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discman1028

fstream / loading from memory

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I've been loading from files on disk in my app, and so ifstream has served me well. I would now like to load straight from a buffer (void*), with the size in bytes known as well. I started writing separate functions to do so, but my string parsing code works well with the ifstream class. My question is, is it possible to turn this (void*) buffer in memory to an input fstream, so that I may make minimal changes to my code? If not fstream, what's the standard (C++) way to load from memory? Thanks in advance.

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I would try abusing std::istringstream (or std::stringbuf) for this.

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Actually, the perfect class for this has been deprecated, but you can still use it if you want to if the deprecation isn't a major issue. Use the older strstream. You can initialize it with the memory buffer, and the length of said buffer.

Or build your own streambuf template class that you can initialize and create an istream with it.

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I ended up using std::stringstream; I could write to the buffer, then read from it as before.

As an aside, I'm a bit confused about the difference between std::stringstream and std::streambuf. Can anyone give an example where each would be useful in mutually exclusive situations?

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Quote:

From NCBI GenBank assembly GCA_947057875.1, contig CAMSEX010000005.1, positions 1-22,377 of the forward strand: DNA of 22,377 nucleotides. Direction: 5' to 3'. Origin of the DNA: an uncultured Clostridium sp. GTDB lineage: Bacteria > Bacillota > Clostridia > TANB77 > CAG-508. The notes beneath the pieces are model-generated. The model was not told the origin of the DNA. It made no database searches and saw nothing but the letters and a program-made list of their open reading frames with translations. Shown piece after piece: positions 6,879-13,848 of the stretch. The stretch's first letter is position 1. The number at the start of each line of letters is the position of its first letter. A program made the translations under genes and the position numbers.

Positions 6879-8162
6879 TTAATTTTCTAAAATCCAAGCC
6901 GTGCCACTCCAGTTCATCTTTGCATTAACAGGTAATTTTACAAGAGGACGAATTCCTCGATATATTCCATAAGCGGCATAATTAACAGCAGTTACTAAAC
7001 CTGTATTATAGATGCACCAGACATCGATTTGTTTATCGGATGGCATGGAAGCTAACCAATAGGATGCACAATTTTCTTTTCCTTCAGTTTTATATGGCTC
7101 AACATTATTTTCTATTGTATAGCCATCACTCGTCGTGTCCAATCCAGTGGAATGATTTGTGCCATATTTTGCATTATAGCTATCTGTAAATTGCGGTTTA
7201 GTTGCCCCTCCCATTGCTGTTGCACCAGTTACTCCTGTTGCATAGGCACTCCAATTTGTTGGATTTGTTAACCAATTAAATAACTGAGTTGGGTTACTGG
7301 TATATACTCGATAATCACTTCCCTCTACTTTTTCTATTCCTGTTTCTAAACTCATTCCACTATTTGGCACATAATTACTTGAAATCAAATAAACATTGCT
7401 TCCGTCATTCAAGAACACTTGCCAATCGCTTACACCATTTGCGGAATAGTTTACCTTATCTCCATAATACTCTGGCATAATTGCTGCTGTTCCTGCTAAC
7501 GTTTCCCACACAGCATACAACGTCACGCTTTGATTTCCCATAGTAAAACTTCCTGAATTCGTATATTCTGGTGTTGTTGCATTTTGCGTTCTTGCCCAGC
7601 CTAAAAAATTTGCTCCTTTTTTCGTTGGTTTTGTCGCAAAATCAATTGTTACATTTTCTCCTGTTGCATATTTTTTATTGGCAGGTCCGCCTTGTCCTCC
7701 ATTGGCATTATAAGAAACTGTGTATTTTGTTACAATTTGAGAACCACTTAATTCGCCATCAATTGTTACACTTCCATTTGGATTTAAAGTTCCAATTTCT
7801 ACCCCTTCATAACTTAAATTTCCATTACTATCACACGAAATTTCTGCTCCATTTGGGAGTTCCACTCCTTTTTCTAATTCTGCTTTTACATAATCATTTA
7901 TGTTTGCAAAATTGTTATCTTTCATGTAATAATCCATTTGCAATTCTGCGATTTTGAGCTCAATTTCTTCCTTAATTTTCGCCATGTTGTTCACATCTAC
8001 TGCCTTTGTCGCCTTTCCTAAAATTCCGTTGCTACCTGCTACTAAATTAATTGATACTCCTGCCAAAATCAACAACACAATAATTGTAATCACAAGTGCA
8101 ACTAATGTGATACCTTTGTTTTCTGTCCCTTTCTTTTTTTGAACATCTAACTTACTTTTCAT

Original post by discman1028
I ended up using std::stringstream; I could write to the buffer, then read from it as before.

As an aside, I'm a bit confused about the difference between std::stringstream and std::streambuf. Can anyone give an example where each would be useful in mutually exclusive situations?


The std::*stream classes are formatting classes: they're lightweight wrappers around std::locale facets and std::streambufs and re responsible for converting internal C++ replresentation into serialized stream representation and vice versa.

The std::*buf classes are transport agents resposible for conveying the serialized stream data from a std::*stream to some sink (or from a source to the stream) as appropriate: the stringbuf to memory, the filebuf to a file, etc.

Unlike libraries like the C standard library or the many Java standard libraries, the C++ standard library explicitly separates the serialization of data from the transport of data. I could, for example, replace the streambuf in std::cout with a streambuf wrapping a Berkeley socket and no code that writes to std::cout would have to change.

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Quote:
Original post by Bregma

The std::*stream classes are formatting classes: they're lightweight wrappers around std::locale facets and std::streambufs and re responsible for converting internal C++ replresentation into serialized stream representation and vice versa.

The std::*buf classes are transport agents resposible for conveying the serialized stream data from a std::*stream to some sink (or from a source to the stream) as appropriate: the stringbuf to memory, the filebuf to a file, etc.

Unlike libraries like the C standard library or the many Java standard libraries, the C++ standard library explicitly separates the serialization of data from the transport of data. I could, for example, replace the streambuf in std::cout with a streambuf wrapping a Berkeley socket and no code that writes to std::cout would have to change.


Thanks - it all makes sense now! :)

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